Fentanyl overdoses cluster geographically more than non-fentanyl overdoses, according to a Columbia University Mailman School of Public Health study. The findings suggest that fentanyl-involved overdoses are concentrated in resource deprived neighborhoods over and above what data show for opioid and polydrug overdoses. Findings are in AJPH.
The researchers examined geographic trends in the distribution of fentanyl-involved overdose deaths in Cook County, Illinois, the second most populous U.S. county.
“Much of the work has used large geographic units such as zip codes or counties on a national scale, noted Dr. Elizabeth Nesoff, postdoctoral fellow in epidemiology and first author. “Our research using census block data provides a window into the broader neighborhood context not fully explained by demographics.”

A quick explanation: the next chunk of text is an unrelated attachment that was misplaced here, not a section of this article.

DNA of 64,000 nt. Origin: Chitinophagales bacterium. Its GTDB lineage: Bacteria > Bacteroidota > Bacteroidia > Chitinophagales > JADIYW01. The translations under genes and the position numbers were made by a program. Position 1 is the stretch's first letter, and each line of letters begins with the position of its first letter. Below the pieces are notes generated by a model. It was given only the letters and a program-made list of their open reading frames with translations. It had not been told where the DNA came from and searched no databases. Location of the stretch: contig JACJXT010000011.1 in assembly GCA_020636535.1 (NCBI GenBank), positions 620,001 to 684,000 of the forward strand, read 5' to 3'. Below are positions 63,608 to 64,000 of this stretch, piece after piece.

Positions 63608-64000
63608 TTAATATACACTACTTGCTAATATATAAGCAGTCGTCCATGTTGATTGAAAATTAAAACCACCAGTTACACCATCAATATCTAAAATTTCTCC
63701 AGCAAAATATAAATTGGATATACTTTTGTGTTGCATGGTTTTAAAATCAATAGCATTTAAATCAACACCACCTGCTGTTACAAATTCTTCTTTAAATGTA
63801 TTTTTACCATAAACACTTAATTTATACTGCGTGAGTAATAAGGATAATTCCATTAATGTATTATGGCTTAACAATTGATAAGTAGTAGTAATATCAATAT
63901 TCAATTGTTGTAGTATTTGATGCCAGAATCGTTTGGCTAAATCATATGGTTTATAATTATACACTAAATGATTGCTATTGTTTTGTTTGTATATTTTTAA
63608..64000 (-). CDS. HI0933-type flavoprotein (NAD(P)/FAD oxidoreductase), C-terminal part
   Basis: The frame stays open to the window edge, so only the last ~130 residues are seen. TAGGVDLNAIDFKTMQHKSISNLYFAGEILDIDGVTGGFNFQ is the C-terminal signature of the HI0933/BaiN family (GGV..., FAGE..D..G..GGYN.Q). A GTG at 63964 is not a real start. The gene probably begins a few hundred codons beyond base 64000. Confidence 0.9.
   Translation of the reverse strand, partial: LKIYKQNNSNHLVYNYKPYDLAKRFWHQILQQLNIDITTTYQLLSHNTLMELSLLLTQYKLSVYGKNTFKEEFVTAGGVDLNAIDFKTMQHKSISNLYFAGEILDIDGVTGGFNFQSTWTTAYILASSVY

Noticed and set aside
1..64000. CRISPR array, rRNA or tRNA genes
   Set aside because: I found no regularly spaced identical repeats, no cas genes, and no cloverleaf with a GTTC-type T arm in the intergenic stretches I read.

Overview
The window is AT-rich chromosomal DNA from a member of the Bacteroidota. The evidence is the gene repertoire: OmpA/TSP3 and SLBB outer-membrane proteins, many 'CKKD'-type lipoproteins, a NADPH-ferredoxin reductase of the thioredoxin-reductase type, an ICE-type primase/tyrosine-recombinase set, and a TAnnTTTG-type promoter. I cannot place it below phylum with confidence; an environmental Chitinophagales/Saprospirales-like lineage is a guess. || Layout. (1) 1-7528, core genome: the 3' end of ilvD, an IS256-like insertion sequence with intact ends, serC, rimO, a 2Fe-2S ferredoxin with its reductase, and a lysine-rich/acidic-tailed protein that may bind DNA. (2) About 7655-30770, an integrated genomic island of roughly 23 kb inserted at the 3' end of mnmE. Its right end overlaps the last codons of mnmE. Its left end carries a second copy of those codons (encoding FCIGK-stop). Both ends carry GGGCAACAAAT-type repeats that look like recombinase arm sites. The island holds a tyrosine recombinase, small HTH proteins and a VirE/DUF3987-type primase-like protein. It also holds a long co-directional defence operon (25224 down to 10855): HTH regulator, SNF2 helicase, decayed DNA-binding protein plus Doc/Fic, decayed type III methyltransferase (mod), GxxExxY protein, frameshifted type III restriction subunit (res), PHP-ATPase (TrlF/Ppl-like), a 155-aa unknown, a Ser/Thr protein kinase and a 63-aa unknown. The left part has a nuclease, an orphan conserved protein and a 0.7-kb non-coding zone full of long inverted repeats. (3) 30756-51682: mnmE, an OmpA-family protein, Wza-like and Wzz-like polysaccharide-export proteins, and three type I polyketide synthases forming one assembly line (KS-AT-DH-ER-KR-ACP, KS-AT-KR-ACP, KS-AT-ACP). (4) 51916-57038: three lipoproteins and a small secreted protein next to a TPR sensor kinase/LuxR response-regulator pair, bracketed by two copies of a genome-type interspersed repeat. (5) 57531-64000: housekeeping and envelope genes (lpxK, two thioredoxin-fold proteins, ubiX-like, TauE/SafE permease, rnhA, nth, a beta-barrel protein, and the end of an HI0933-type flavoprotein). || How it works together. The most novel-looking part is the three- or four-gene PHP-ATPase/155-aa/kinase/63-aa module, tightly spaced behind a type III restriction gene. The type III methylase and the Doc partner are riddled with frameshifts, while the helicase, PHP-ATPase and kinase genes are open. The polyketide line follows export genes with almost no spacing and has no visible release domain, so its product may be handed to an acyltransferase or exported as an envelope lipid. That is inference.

The odds of a fentanyl-involved overdose were significantly increased for men, Blacks, Latinos, and younger individuals as well as resource deprived neighborhoods. For example, a larger proportion of non-fentanyl overdoses were White, 53 percent, vs. 43 percent fentanyl overdoses.
“Our study shows that fentanyl does not follow the same geographic distribution as that of the general drug-using population,” said associate professor Dr. Silvia Martins, senior author. “This was supported by the fact that population density was not a significant factor.”
Earlier research by epidemiology chair Dr. Charles Branas, and a study co-author, showed that neighborhood risk factors for drug use could be modified through targeted infrastructure improvements. “Vacant lot remediation has been shown to significantly reduce gun violence and improve residents’ mental health in cities; this also presents a possible strategy for reducing drug use in resource deprived neighborhoods.”Friday Letter Submission, Publish on December 13